Citation Scheme:

        

Citations by CSL (citeproc-js)

Usage Statistics

Share

Embed

Customize your widget with the following options, then copy and paste the code below into the HTML of your page to embed this item in your website.
                        
                            <div id="ubcOpenCollectionsWidgetDisplay">
                            <script id="ubcOpenCollectionsWidget"
                            src="{[{embed.src}]}"
                            data-item="{[{embed.item}]}"
                            data-collection="{[{embed.collection}]}"
                            data-metadata="{[{embed.showMetadata}]}"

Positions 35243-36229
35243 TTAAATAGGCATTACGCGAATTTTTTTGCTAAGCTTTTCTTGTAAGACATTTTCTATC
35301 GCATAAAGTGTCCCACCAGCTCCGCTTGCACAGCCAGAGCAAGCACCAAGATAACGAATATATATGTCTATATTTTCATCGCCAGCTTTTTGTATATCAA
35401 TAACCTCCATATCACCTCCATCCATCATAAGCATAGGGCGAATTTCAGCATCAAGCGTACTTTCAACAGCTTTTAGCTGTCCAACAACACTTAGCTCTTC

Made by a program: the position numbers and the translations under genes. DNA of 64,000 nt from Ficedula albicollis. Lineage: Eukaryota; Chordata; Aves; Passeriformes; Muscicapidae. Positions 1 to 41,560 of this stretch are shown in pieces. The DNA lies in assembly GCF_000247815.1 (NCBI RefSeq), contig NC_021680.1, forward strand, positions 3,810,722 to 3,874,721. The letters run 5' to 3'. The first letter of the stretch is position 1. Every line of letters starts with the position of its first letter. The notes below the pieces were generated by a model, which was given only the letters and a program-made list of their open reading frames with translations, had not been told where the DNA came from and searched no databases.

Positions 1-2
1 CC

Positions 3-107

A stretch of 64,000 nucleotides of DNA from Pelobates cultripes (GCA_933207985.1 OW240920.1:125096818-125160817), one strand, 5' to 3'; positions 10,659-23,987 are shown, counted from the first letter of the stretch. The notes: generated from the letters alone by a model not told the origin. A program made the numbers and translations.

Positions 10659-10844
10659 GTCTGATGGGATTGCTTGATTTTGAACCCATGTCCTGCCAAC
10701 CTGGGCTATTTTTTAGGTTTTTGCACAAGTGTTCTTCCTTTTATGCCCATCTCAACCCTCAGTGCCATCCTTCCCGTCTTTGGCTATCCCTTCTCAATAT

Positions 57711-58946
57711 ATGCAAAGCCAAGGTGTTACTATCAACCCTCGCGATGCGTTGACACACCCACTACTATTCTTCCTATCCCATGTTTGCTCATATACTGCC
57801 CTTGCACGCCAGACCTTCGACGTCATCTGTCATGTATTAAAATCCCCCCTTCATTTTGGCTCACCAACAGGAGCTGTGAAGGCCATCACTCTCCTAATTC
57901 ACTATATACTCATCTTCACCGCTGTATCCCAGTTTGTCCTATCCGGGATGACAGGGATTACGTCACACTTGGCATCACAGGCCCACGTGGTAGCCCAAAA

data-width="{[{embed.width}]}"
                            data-media="{[{embed.selectedMedia}]}"
                            async >
                            </script>
                            </div>
                        
                    
IIIF logo Our image viewer uses the IIIF 2.0 standard. To load this item in other compatible viewers, use this url:
https://iiif.library.ubc.ca/presentation/dsp.831.1-0095639/manifest

Comment

Related Items